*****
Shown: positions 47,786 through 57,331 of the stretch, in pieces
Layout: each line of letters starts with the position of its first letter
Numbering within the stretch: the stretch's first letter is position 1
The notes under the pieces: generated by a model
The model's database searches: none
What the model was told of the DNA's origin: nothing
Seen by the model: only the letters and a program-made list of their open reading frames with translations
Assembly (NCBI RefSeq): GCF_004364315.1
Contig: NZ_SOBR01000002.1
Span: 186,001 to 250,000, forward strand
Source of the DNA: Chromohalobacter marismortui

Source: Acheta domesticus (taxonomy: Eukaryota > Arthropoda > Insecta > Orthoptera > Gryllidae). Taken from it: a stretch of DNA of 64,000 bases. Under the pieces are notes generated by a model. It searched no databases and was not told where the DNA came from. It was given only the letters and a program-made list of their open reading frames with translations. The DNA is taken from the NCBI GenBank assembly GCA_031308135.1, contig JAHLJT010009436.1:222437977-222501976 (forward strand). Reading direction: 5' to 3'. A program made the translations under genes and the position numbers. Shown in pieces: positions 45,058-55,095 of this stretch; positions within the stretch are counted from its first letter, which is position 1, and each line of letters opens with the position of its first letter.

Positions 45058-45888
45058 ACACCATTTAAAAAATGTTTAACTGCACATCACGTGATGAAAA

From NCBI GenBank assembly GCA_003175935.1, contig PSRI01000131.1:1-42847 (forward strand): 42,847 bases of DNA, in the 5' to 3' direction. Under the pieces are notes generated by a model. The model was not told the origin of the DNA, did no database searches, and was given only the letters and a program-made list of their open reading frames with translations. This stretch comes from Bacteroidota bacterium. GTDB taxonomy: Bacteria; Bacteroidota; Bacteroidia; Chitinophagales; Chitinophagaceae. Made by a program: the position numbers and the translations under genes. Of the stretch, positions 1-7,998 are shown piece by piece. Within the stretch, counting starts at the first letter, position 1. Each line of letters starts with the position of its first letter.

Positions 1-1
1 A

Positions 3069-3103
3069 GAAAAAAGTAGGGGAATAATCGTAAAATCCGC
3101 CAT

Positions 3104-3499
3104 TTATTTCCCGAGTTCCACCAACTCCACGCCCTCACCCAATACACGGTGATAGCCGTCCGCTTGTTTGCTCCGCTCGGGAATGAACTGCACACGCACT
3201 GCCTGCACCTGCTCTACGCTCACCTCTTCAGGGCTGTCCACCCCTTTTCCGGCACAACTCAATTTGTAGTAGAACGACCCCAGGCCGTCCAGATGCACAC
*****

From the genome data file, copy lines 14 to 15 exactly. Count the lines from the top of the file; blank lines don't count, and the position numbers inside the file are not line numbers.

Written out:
45058 ACACCATTTAAAAAATGTTTAACTGCACATCACGTGATGAAAA

From NCBI GenBank assembly GCA_003175935.1, contig PSRI01000131.1:1-42847 (forward strand): 42,847 bases of DNA, in the 5' to 3' direction. Under the pieces are notes generated by a model. The model was not told the origin of the DNA, did no database searches, and was given only the letters and a program-made list of their open reading frames with translations. This stretch comes from Bacteroidota bacterium. GTDB taxonomy: Bacteria; Bacteroidota; Bacteroidia; Chitinophagales; Chitinophagaceae. Made by a program: the position numbers and the translations under genes. Of the stretch, positions 1-7,998 are shown piece by piece. Within the stretch, counting starts at the first letter, position 1. Each line of letters starts with the position of its first letter.